Johnson ready for next challenge with Pacers
JUL 03, 2012 3:17p ET
His younger cousin -- his best friend -- wanted to ride along on the quick trip to drop off another cousin at his football game.
"We've got these metal bars on our house and she's looking out the bars, 'Can I come?' " Johnson said. "And we were like, 'We'll be back. We'll be back.' "
When they returned, the house was gone, and so was Angel, one of four victims of a deadly fire. That was just one of three tragedies taking the lives of six family members before Johnson turned 13.
"I knew something was planned for me and I knew I just had to stay on the right path," he said Tuesday. "I was very fortunate to have two brothers that didn't let me stray from that."
Thanks to the guidance of older brothers Jamell Damon and Robert Johnson, that path has led Orlando Johnson to the NBA. Drafted No. 36 overall by Sacramento this past Thursday, Johnson was subsequently acquired by the Pacers in exchange for cash considerations.
A 6-4 shooting guard with an NBA-ready body, Johnson became UC-Santa Barbara's all-time leading scorer in just three seasons, averaging 19.6 points, 5.8 rebounds and 2.7 assists. He twice led the Gauchos to the NCAA Tournament, scoring 20 points against Ohio State in 2010 and 21 against Florida in 2011.
He arrived in Indianapolis Monday night and worked out in Bankers Life Fieldhouse with veterans Dahntay Jones and Lance Stephenson Tuesday afternoon, a brief indoctrination to his new team.
You wouldn't be surprised if Johnson wanted to climb to the top of the bleachers, thrust his arms into the air and shout his arrival, for few have cleared the obstacles thrown into his path.
His mom, Vickki Renee Johnson, was murdered when he was in infant. The case is still open. He didn't know his father. Johnson moved in with his grandmother, Virginia Ruth Jackson, and 10 other family members, but then came the tragic house fire. His grandmother died when he was 13.
"I'll feel a sense of accomplishment when I can look back on it when I'm done playing and actually out of the game, I guess," he said. "I just feel I haven't really done anything. My brothers are so proud and they think I've done everything but I just strive to be so much better, they know I'm never satisfied."
Both brothers were former athletes. Jamell played football at St. Mary's, while Robert played basketball at Weber State. This was not a good-cop, bad-cop situation. More like bad-cop, worse-cop. When he needed motherly nurturing, he turned to Jamell's wife Shannan.
"I had one who was really strict and then I had another one who was even stricter," he said with a smile. "It was like I couldn't get any love from anywhere except my sister-in-law was the one I could turn to and she definitely was the motherly influence on me at the time. Just being around her and her family helped me out. They embraced me and took care of me."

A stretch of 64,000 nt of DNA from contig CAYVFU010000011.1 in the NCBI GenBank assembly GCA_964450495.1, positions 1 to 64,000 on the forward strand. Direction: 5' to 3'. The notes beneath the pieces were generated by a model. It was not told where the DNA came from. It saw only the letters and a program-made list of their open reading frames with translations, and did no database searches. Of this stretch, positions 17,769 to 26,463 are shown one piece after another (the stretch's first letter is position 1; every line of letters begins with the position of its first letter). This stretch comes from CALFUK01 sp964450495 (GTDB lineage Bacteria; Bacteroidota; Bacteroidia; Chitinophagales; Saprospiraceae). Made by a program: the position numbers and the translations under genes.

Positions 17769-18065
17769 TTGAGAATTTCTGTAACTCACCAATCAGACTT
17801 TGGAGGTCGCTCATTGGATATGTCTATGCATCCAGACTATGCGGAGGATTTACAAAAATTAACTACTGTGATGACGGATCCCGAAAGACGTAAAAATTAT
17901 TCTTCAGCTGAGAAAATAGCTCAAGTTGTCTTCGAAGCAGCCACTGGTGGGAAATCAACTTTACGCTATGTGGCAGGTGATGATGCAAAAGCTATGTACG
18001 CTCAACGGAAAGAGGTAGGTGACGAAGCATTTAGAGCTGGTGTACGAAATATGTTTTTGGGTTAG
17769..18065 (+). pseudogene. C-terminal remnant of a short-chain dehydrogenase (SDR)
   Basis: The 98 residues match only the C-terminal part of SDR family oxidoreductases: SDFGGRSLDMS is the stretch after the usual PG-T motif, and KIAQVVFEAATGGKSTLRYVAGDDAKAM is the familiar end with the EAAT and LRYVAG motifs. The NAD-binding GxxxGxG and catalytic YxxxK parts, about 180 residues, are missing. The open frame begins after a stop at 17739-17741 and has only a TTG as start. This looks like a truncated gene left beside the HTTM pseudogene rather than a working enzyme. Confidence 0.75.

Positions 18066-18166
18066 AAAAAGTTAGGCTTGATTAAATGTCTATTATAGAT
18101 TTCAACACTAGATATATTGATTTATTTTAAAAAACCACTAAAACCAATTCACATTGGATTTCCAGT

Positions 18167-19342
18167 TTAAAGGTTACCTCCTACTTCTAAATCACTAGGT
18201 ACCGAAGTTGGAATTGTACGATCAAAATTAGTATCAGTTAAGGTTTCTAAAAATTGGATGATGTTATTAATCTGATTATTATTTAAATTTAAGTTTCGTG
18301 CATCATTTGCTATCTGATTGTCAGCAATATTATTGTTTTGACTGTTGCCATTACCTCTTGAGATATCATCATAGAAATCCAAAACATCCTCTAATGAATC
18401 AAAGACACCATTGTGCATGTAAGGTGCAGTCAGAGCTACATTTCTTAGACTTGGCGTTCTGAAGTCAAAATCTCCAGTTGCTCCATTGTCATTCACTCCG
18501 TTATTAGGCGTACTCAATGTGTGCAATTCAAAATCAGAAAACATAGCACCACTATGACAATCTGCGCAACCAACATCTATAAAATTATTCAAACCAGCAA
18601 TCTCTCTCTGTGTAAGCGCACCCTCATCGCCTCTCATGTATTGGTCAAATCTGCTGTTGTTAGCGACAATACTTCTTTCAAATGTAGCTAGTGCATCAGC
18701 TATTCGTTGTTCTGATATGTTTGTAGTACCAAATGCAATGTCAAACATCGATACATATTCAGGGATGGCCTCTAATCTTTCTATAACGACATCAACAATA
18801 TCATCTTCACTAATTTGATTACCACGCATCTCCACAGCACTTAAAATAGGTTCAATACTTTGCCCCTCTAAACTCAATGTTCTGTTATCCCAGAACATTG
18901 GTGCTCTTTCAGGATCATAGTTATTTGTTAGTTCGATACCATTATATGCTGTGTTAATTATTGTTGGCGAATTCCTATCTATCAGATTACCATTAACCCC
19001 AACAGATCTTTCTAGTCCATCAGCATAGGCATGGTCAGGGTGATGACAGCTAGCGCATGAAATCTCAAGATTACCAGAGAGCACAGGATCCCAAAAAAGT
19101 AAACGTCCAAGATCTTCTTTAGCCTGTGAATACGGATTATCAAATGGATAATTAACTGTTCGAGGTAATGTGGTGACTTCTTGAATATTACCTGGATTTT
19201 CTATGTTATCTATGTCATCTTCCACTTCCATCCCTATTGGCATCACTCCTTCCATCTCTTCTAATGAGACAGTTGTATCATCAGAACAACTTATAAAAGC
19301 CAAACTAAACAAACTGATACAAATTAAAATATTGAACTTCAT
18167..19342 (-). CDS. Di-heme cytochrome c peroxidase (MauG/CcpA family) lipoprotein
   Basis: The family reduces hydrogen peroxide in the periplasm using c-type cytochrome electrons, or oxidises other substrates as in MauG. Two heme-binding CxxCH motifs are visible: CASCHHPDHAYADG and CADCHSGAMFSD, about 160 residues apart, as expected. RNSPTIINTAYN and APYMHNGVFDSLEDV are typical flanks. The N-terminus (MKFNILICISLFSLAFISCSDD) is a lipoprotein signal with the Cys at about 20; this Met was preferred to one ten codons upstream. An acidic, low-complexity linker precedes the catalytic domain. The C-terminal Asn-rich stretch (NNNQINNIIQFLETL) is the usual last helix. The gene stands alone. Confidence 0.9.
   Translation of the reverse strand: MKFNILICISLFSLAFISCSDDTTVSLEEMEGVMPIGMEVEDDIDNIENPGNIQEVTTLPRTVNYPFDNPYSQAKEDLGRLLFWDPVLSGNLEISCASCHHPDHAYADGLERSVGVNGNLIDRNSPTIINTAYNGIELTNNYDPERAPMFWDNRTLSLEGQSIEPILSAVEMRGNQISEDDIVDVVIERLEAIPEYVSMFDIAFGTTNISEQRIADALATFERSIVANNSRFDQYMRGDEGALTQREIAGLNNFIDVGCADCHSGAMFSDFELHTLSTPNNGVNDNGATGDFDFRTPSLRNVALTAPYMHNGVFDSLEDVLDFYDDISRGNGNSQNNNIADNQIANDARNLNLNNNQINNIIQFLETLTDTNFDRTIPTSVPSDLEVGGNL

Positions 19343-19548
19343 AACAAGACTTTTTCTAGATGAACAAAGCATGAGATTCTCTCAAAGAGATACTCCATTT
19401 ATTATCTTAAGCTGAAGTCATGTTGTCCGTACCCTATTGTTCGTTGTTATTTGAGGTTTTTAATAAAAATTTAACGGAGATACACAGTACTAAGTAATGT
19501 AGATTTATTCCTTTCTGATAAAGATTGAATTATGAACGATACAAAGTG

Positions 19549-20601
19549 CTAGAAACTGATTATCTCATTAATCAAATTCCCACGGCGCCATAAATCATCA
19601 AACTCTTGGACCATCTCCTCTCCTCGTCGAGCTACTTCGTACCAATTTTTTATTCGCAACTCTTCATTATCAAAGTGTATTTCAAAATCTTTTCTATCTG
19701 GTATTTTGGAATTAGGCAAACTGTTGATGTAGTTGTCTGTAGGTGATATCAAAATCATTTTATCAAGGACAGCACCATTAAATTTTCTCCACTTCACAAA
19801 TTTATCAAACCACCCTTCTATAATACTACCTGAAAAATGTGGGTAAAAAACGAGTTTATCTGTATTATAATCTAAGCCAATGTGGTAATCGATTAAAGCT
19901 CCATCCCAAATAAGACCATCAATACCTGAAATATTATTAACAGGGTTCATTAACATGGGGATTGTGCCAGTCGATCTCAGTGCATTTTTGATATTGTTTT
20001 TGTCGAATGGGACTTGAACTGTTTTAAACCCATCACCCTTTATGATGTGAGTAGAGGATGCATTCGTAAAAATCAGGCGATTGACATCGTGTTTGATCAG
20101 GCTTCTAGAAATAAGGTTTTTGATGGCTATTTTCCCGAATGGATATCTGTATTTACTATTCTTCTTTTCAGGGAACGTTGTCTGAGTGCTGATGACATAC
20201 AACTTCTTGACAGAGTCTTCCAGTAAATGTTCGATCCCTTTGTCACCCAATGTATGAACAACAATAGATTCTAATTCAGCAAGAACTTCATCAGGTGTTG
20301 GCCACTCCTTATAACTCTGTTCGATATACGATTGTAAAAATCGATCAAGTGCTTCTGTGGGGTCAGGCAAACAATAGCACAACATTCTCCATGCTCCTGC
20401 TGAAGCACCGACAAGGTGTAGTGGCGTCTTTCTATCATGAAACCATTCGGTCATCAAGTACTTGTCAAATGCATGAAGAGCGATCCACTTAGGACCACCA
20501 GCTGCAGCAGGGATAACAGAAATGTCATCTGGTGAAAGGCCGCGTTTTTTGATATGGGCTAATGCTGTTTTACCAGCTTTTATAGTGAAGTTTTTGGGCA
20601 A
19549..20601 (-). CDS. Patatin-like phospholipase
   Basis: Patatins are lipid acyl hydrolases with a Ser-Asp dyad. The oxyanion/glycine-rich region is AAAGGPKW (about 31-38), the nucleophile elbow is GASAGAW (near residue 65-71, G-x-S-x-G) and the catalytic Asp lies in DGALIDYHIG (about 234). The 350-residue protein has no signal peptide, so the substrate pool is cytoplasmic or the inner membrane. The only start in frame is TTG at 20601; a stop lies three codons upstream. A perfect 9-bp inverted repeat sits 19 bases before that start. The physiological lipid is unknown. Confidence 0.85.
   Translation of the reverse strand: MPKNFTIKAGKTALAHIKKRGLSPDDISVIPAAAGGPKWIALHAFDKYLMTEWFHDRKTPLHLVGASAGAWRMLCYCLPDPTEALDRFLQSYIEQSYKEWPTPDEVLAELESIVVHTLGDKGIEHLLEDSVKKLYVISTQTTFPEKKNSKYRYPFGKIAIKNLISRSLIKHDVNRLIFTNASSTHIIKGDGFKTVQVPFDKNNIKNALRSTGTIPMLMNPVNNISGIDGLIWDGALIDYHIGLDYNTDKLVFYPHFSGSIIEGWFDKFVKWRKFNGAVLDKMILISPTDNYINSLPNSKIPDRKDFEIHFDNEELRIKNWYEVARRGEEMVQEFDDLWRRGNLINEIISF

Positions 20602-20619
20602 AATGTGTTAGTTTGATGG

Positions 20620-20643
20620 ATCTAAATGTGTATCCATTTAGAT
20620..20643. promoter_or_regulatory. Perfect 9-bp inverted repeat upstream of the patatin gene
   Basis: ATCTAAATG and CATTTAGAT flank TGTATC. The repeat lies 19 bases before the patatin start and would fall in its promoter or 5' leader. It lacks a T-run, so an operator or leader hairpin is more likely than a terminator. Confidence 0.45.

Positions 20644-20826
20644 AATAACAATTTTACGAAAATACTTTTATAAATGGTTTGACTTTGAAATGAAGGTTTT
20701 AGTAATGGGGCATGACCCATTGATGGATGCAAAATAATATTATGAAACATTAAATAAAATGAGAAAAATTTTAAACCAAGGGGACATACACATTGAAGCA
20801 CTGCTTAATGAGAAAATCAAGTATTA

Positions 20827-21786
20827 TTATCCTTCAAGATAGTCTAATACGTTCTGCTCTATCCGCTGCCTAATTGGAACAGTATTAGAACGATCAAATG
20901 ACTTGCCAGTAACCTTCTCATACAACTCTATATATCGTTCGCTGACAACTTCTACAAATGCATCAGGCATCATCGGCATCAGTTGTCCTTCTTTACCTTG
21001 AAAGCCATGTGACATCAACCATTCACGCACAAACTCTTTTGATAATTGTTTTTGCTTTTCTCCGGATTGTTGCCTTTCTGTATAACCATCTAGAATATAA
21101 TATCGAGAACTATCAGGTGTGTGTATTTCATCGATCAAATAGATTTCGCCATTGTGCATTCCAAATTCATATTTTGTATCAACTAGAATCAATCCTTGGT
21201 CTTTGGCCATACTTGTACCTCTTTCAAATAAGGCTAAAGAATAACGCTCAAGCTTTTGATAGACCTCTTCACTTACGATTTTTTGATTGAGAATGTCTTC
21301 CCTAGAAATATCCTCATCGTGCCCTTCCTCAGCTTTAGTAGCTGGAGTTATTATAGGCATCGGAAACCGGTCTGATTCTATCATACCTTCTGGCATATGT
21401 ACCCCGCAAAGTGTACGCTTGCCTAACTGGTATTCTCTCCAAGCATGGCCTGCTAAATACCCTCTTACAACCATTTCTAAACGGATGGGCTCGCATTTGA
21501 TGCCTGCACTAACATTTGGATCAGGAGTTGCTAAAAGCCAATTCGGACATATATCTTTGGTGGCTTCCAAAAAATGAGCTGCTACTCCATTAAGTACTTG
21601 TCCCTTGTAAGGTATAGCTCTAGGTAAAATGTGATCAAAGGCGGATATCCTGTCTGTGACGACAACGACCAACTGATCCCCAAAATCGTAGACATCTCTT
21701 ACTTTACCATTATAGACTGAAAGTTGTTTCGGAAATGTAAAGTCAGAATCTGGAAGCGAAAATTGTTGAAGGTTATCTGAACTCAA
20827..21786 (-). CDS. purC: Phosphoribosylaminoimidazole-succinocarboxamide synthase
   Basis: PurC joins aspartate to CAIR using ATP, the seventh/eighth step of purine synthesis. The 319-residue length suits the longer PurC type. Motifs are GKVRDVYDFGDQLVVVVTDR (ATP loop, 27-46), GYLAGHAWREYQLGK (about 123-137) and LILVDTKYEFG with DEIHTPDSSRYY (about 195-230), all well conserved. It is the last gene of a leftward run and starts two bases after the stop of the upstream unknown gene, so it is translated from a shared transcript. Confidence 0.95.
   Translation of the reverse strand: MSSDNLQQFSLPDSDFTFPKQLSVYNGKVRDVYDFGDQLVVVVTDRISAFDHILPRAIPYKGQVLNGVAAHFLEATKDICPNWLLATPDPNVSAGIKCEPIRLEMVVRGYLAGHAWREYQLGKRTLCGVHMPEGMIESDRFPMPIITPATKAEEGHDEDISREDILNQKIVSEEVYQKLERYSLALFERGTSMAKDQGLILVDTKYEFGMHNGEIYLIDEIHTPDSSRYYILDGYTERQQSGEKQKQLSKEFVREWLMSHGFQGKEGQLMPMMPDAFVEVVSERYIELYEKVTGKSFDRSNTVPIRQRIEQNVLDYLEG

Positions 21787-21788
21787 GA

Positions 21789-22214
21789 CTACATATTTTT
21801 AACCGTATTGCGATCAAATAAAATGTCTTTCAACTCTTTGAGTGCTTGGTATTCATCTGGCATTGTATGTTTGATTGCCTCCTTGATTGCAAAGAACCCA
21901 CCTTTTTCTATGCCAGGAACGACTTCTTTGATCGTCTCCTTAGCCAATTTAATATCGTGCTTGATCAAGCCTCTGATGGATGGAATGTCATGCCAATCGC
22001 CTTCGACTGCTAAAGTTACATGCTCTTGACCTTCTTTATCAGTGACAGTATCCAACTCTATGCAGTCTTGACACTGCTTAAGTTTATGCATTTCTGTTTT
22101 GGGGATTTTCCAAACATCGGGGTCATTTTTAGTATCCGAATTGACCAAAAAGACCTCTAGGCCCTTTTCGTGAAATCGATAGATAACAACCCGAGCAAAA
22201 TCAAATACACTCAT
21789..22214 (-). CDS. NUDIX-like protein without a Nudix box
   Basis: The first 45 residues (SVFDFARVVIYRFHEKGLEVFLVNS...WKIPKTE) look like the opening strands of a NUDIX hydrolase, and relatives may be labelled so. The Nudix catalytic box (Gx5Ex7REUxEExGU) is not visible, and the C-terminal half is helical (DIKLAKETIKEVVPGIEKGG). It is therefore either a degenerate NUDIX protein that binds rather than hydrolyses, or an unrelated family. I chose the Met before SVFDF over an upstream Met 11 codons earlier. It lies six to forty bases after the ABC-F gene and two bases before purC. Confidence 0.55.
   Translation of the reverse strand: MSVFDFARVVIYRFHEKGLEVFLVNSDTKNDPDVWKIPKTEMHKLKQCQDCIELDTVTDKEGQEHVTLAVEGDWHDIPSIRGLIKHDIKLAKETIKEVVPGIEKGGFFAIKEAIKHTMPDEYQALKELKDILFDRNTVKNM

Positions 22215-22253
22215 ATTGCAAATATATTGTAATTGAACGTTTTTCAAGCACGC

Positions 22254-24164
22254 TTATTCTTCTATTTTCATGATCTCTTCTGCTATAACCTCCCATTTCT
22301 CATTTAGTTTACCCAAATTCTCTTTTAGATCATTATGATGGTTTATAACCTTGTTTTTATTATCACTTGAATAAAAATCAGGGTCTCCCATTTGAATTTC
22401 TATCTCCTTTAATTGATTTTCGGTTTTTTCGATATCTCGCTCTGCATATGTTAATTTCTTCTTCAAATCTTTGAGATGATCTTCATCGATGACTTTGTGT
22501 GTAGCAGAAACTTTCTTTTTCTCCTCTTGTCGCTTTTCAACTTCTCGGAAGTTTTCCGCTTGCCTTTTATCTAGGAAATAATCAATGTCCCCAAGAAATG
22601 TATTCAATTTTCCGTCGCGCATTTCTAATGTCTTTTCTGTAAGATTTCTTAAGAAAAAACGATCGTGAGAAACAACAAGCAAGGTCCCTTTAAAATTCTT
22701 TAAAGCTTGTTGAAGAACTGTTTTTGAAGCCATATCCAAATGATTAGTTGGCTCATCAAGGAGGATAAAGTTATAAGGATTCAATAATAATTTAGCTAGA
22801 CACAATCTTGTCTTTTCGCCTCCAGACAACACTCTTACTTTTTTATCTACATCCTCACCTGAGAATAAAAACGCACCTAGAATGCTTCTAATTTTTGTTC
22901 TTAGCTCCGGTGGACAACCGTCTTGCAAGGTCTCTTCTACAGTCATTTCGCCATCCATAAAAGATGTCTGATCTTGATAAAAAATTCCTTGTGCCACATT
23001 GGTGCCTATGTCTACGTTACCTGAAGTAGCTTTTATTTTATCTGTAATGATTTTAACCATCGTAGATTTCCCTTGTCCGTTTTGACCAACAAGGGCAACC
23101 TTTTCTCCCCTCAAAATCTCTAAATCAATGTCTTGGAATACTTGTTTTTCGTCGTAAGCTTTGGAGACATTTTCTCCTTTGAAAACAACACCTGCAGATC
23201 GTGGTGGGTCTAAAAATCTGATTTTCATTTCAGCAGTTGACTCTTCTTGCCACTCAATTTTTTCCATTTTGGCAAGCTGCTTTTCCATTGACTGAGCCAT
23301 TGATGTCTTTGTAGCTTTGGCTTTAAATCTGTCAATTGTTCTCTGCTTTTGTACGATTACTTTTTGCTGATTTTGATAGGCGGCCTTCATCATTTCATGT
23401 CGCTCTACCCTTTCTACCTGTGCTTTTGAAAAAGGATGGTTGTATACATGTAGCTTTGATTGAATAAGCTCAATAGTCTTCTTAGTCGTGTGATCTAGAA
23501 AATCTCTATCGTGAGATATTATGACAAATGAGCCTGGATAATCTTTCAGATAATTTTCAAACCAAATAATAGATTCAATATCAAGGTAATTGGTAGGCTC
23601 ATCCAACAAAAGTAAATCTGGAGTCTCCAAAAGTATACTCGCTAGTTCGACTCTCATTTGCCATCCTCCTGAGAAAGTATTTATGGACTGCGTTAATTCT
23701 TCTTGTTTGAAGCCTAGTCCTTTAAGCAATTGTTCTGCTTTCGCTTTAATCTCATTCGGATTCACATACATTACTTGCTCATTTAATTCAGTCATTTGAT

They questioned his logic when, prior to his senior year in high school, he decided to quit football to concentrate on basketball. Football had been Johnson's primary sport. He played quarterback at North Salinas High but when he transferred to Palma the coach converted him to wide receiver.
"(His brothers) thought football was my calling," he said, "but I was like, 'No, I'm going to do this my way.' Basketball took over and was the love of my life."
He started out at Loyola-Marymount, setting a freshman record for points and rebounds, but a coaching change prompted his transfer. He prospered in Santa Barbara, earning first team All-Big West Conference three consecutive seasons. After his junior year, he played for Matt Painter (Purdue) and Brad Stevens ( Butler) on the U.S. team in the World University Games.
When the Pacers found him still on the board early in the second round, they called the Kings to arrange the deal.
"He's of the highest character, first of all," said General Manager Kevin Pritchard. "We pass on those guys that aren't of the highest character. He's a scorer, got tremendous athletic tools, committed to playing the right way. If you were to talk to his coaches, they all say 'This is the guy we would like to marry our daughter.' "
Somehow, Johnson never allowed himself to become a victim. Somehow, Johnson never allowed self-pity to consume his life. Somehow, Johnson not only found a calling, he devoted himself to it night and day and reached its highest level.
"There's people with way worse things that have happened to them," he said. "I definitely have had some shortcomings in my life but I just keep pushing, you know?
"Everything happens for a reason. I'm here for a reason. That's how I believe and that's how I'm going to keep on believing."
Whether he makes it in the NBA remains to be seen but this much is sure: Orlando Johnson already is a star.
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